Stance: Self-determination. This self-determination stance is inspired by Jerome Bruner who writes: “We need a surer sense of what to teach to whom and how to go about teaching it in such a way that it will make those taught more effective, less alienated, and better human beings” (Bruner, 1996, p. 118). It is my goal that during our time together, through reading, writing, analysis and self-reflection, my students will develop a better sense of who they are, what their purpose is, and how they are connected and able to contribute to the people and world around them.

Unit Goals: Common Core
• CCSS.ELA-Literacy.W.9-10.2 Write informative/explanatory texts to examine and convey complex ideas, concepts, and information clearly and accurately through the effective selection, organization, and analysis of content.
• CCSS.ELA-Literacy.RL.9-10.5 Analyze how an author’s choices concerning how to structure a text, order events within it (e.g., parallel plots), and manipulate time (e.g., pacing, flashbacks) create such effects as mystery, tension, or surprise.

Unit Texts:
• Kindred by Octavia Butler
• The Great Gatsby by F. Scott Fitzgerald
• Series of short stories
• Series of poems
• The Things They Carried by Tim O’Brien

Incorporation of Grammar: I will incorporate mini grammar lesson throughout this unit as we study each text and analyze the different literary methods and devices each author employs. Additionally as students compose papers reflections throughout the course including this final literary analysis, we will examine the effectiveness of different styles and the effects of syntax and punctuation choices. Conventions, including grammar will be a focus, during the revision processes as well. If there are repeated errors throughout papers, I will address confusion with a corresponding mini lesson. If a few students continue to make significant errors, I will gather the few together and provide further direct instruction and practice.

Assessment—Literary Analysis: The purpose of this unit was to provide the opportunities and resources necessary for you to begin exploring the significance of stories. Considering the many texts and activities we have engaged with in order to better understand the purpose and power of storytelling, synthesize the meaning, purpose and effect of storytelling. In your essay, please be sure to:

-craft a clearly written (2-part) thesis identifying at least one purpose(s) of storytelling and how two authors communicate this purpose.

-analyze 4 (2 for each author) methods (literary techniques or devices) the authors employ throughout the texts in order to support what you believe to be a/the purpose of story

-properly cite sources using MLA formatting and provide commentary for each quote (at least 4)

-write at least 4 body paragraphs

-include a thoughtful and summative conclusion addressing the purpose of storytelling and how this purpose is accomplished

-adhere to conventions, grammar, spelling and punctuation

-type, use 12pt Times New Roman font and double-space

-write 4, interesting, and insightful pages

-give evidence of having written and revised at least one draft of your paper

TO Consider While Writing:
1. consider the elements of story
2. consider the reader/writer(speaker) relationship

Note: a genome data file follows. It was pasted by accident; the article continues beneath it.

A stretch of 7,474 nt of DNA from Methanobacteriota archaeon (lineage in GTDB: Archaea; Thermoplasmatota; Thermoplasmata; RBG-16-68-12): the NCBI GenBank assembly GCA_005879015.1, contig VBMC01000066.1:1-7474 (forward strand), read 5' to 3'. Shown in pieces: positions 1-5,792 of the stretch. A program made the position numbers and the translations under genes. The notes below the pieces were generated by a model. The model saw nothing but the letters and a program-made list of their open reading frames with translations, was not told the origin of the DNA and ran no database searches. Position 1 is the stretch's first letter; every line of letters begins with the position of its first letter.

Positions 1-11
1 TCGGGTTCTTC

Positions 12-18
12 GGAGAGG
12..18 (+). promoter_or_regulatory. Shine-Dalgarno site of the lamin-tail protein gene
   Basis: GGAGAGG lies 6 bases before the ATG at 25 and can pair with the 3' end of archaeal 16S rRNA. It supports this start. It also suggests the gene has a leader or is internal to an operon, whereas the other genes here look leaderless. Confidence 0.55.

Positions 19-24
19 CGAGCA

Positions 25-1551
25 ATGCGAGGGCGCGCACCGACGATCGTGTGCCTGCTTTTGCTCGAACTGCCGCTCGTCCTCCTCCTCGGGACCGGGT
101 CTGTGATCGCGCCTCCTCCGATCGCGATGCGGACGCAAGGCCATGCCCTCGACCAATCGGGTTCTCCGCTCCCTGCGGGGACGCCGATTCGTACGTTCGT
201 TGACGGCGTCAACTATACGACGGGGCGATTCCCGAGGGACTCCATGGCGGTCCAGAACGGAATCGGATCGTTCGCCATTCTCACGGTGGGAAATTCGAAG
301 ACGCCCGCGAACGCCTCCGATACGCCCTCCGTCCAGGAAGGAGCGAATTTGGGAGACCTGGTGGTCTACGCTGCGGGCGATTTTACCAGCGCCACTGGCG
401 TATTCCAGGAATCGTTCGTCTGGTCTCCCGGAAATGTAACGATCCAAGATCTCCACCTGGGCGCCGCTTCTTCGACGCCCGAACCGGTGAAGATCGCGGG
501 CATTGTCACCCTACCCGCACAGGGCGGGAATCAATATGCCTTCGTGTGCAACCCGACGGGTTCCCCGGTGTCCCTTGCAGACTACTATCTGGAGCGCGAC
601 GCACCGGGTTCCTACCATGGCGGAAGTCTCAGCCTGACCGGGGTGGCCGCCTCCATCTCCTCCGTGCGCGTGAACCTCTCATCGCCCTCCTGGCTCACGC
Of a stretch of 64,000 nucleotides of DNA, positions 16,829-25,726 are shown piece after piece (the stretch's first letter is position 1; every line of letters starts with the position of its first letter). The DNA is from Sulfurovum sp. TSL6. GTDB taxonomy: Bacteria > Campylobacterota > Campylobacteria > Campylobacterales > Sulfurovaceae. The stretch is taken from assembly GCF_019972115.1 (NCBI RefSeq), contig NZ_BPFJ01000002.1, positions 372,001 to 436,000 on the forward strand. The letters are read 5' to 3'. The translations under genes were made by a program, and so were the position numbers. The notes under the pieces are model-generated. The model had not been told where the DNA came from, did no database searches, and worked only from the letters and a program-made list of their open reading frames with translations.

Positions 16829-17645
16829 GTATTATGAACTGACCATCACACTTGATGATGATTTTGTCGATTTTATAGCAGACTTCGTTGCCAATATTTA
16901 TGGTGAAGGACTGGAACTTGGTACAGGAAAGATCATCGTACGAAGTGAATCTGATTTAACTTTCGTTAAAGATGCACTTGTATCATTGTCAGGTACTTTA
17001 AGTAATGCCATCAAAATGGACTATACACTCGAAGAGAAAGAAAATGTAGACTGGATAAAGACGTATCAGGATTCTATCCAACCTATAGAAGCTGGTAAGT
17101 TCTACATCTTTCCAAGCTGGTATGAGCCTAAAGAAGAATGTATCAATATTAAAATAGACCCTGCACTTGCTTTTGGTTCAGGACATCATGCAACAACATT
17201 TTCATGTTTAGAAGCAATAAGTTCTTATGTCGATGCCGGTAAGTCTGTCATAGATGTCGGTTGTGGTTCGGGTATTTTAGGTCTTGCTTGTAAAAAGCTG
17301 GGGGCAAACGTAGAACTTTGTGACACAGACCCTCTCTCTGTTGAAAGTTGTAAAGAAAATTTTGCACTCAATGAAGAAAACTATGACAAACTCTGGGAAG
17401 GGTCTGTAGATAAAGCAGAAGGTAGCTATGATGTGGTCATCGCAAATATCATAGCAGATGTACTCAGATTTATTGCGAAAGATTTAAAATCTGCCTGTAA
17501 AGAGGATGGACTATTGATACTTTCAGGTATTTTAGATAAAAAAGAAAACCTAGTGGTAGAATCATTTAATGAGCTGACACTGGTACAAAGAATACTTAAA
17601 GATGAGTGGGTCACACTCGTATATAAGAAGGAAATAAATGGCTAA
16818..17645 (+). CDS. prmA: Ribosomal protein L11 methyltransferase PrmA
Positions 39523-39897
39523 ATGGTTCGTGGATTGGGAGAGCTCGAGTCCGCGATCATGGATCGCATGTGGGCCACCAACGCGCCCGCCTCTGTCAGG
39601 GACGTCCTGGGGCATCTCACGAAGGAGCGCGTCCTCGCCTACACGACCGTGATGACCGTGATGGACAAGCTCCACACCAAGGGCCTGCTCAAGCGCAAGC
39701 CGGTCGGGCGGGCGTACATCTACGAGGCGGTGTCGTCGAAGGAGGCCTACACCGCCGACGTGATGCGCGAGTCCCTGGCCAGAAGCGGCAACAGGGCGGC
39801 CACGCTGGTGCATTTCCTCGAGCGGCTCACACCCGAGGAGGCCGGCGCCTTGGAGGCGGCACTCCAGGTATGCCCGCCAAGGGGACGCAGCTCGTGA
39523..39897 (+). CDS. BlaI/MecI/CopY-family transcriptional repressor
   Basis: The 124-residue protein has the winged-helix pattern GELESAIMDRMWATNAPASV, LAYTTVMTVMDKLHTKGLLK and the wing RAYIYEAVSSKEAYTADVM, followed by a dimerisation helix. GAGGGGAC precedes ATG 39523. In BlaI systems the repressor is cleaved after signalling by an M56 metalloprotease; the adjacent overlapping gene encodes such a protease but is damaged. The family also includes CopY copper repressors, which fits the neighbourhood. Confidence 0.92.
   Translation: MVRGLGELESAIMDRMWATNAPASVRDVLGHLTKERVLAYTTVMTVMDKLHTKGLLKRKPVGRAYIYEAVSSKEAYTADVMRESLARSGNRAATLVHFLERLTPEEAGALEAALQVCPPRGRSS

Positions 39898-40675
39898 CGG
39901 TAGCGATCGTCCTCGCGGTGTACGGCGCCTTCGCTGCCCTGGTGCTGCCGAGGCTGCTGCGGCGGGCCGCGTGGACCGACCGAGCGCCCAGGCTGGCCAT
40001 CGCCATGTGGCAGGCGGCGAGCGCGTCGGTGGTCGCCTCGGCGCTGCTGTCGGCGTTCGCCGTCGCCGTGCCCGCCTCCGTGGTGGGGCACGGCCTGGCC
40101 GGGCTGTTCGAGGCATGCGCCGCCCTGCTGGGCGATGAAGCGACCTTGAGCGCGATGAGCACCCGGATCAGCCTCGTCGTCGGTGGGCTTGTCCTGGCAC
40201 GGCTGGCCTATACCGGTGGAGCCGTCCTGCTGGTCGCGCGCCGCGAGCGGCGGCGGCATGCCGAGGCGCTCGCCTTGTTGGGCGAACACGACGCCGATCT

3. consider additional purposes of storytelling—why yours matters

• In order to provide students with an understanding of how they will be evaluated, I will handout a copy of the rubric along with the prompt. As a class, we will discuss both the assessment and the evaluation criteria and I will answer any clarifying questions posed before students begin the assignment.

• The teacher should refer to the Common Core State Standards and the skills necessary to complete the final assessment to guide his or her teaching throughout the unit.

• Teacher must teach students:
o The elements of story
o Varying examples of story
o Varying perspectives on the purpose of storytelling
o Literary elements/effects or connection to purpose
o Literary techniques/effects or connection to purpose
o Syntax and grammar mini lessons
o Elements of literary analysis
o Elements of synthesis
o Elements of peer editing
o MLA formatting

• The teacher will refer to the prompt, parameters and rubric to guide his or her grading of the assessment.

• My goals for this unit began with wanting students to consider the power and purpose of storytelling. To prepare, we read a variety of novels, poems and short stories and engage in a variety of different activities that culminate with literary analysis in which a student identifies what they believe to be a significant purpose of story and synthesize evidence from at least two authors to support their claims. Goals included teaching students how to write an exploratory text analyzing a complex or multi-faceted idea, in this case, the purpose and effect of storytelling, as well as identify and examining the effectiveness of authors’ choices regarding literary devices or techniques. My writing prompt/assessment directly and clearly directs students to write a paper addressing all components.

Rubric:EDU 6361 Writing Unit Rubric–Literary Analysis-Storytelling

References:

Bruner, J.S. (1966). Some elements of discovery. In L.S. Shulman & E.R. Keislar (Eds.), Learning by discovery: A critical appraisal. Chicago: Rand McNally College Publishing Company, p. 118.

Silko, L. (2006). Ceremony. New York: Penguin Books.

Smagorinsky, Peter. (2008), Teaching English by Design: How to Create and Carry Out Instructional Units. Portsmouth, New Hampshire: Heinemann. ISBN-13: 978-0-325-00980-3. ISBN: 10:0-325-00980-5.